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  • Be flexible! Estate planning for an uncertain future

    June / July 2008
    Newsletter: Insight on Estate Planning

    Price: $225.00, Subscriber Price: $157.50

    Word count: 1079

    Abstract: Given the estate tax’s uncertain future, it’s more important than ever for people to build flexibility into their estate plans. During the last several years, exemption amounts have increased while tax rates have dropped. Under current law, the estate tax will disappear in 2010, only to reappear in 2011, when the exemptions and rates are scheduled to spring back to their 2001 levels. But lawmakers are expected to change the estate tax regime before 2010. This article explains strategies to use to build flexibility into an estate plan to make the most of any tax changes Congress devises.

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  • Estate Planning Pitfall – You and your spouse own most of your property as joint tenants

    April / May 2008
    Newsletter: Insight on Estate Planning

    Price: $225.00, Subscriber Price: $157.50

    Word count: 349

    Abstract: There’s a common misconception that holding property as joint tenants with rights of survivorship is an effective estate planning technique. But if a person’s wealth exceeds the $2 million estate tax exemption and that person and his or her spouse own most of their property as joint tenants, the person is losing out on valuable estate planning opportunities. This short article discusses a better strategy: owning property as tenants in common.

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  • Estate planning in the 21st century

    April / May 2008
    Newsletter: Insight on Estate Planning

    Price: $225.00, Subscriber Price: $157.50

    Word count: 472

    Abstract: The digital revolution has changed virtually every aspect of life, and estate planning is no exception. Today, many people do business, communicate and manage their finances online. The result is a wealth of “digital assets,” which may take the form of e-mails, online accounts or other information stored on the Web or remote servers. Unfortunately, in many cases, when the owners of these assets die, the user names, passwords, security codes and other protections die with them. This article explains why it’s important to leave loved ones with instructions on how to access digital accounts.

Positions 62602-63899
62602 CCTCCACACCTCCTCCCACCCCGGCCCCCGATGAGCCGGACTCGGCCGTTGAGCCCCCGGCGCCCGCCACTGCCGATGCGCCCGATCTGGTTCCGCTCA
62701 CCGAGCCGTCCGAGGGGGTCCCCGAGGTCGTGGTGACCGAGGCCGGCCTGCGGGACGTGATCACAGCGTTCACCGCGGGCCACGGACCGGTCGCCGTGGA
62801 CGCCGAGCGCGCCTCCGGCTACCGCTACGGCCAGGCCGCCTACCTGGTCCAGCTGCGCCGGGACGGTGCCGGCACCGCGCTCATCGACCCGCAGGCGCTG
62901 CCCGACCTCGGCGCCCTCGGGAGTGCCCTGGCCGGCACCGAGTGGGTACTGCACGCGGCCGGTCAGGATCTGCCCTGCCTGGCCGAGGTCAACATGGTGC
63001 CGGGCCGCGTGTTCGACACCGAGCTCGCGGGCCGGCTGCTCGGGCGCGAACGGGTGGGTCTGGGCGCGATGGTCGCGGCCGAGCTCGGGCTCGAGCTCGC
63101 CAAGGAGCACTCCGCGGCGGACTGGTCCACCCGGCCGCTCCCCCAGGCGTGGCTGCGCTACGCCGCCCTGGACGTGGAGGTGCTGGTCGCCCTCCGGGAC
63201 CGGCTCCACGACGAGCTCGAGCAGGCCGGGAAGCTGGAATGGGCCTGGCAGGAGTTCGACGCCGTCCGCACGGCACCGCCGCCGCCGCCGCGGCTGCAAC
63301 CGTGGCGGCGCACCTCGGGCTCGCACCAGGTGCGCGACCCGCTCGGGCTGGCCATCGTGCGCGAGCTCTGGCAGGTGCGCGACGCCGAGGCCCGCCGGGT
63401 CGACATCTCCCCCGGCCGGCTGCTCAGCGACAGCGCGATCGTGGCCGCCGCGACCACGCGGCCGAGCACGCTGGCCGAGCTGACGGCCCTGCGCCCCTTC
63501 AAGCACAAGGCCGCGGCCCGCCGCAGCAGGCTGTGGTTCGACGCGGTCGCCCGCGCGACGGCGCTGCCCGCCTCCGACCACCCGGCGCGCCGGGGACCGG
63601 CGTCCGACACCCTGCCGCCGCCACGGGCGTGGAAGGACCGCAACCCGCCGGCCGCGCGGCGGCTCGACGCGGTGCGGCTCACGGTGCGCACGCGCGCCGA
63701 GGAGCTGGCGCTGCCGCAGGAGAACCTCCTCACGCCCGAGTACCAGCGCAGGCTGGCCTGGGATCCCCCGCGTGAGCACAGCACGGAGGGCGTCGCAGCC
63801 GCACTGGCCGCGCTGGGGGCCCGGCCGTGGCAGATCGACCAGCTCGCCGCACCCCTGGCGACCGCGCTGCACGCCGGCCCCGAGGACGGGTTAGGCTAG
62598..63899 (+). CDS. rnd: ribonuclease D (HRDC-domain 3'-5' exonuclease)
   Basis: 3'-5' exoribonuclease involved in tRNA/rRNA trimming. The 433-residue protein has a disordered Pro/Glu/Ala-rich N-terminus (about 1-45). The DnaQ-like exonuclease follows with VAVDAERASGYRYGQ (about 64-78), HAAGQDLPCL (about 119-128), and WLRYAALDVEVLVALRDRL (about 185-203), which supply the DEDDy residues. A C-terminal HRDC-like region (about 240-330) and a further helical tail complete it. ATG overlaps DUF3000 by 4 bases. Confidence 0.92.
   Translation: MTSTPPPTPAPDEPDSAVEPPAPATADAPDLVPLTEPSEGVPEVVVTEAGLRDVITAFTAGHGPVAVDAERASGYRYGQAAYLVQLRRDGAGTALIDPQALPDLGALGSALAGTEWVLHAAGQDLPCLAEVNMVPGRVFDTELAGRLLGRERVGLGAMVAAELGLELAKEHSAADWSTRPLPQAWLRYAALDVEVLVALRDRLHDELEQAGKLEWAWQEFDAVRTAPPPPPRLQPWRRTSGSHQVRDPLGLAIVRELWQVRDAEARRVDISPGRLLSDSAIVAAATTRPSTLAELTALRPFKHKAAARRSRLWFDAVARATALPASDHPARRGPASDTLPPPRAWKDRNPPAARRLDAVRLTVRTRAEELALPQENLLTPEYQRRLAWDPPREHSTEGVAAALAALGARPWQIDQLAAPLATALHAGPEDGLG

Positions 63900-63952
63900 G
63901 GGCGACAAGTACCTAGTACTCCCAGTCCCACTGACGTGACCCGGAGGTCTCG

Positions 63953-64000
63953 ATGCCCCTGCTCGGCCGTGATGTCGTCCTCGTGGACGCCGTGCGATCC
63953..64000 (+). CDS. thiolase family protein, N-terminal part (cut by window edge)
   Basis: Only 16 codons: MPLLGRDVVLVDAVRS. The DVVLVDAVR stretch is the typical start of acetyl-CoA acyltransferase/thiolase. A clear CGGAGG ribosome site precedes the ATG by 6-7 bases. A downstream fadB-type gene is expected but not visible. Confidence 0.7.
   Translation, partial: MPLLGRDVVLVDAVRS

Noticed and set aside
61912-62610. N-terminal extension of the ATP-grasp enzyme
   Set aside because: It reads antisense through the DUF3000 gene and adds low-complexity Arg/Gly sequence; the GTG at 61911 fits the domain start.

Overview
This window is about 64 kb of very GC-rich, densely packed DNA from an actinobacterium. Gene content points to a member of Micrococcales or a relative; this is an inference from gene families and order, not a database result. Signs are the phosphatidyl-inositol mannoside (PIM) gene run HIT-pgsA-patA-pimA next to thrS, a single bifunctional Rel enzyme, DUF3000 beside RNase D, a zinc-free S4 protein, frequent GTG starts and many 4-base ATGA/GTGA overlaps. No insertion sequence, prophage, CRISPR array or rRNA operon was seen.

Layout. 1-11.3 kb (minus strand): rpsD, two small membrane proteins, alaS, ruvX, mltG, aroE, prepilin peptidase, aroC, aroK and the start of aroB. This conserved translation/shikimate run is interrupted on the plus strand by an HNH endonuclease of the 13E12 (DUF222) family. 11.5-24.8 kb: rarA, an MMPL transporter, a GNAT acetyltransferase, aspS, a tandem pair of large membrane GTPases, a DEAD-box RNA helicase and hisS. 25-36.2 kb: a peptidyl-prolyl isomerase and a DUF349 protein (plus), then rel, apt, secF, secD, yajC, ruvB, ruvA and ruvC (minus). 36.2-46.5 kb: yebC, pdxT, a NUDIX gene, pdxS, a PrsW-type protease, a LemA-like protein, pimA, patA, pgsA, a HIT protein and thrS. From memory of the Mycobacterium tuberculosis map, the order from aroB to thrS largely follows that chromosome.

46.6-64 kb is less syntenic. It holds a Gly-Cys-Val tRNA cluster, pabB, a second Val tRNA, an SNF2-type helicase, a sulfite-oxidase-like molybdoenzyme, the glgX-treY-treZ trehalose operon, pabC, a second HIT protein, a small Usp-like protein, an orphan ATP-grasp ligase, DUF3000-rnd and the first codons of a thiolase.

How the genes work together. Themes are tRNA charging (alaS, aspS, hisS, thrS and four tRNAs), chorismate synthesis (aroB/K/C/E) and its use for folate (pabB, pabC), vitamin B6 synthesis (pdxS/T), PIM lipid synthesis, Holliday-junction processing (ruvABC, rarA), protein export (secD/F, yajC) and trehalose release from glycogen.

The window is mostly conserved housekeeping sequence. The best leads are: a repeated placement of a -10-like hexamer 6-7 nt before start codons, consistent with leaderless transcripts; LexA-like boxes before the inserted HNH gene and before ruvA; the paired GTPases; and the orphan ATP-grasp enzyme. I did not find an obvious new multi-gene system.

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  • Many happy returns – Total return unitrusts align beneficiaries’ interests

    April / May 2008
    Newsletter: Insight on Estate Planning

    Price: $225.00, Subscriber Price: $157.50

    Word count: 1106

    Abstract: At times, traditional trusts can create conflicts among beneficiaries, making it more difficult for a person’s estate plan to achieve its objectives and placing trustees in a difficult position. A total return unitrust (TRU) may offer a solution. This article details how a TRU works and discusses how to use a TRU for postmortem planning.

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  • Should you donate real estate to charity?

    April / May 2008
    Newsletter: Insight on Estate Planning

    Price: $225.00, Subscriber Price: $157.50

    Word count: 1010

    Abstract: The real estate “bubble” may have burst, but many landowners continue to hold property that has appreciated significantly in value. One option for tax efficiently divesting such real estate is to donate it to charity. But there are several tax traps for the unwary. This article explains the obstacles and how to sidestep them.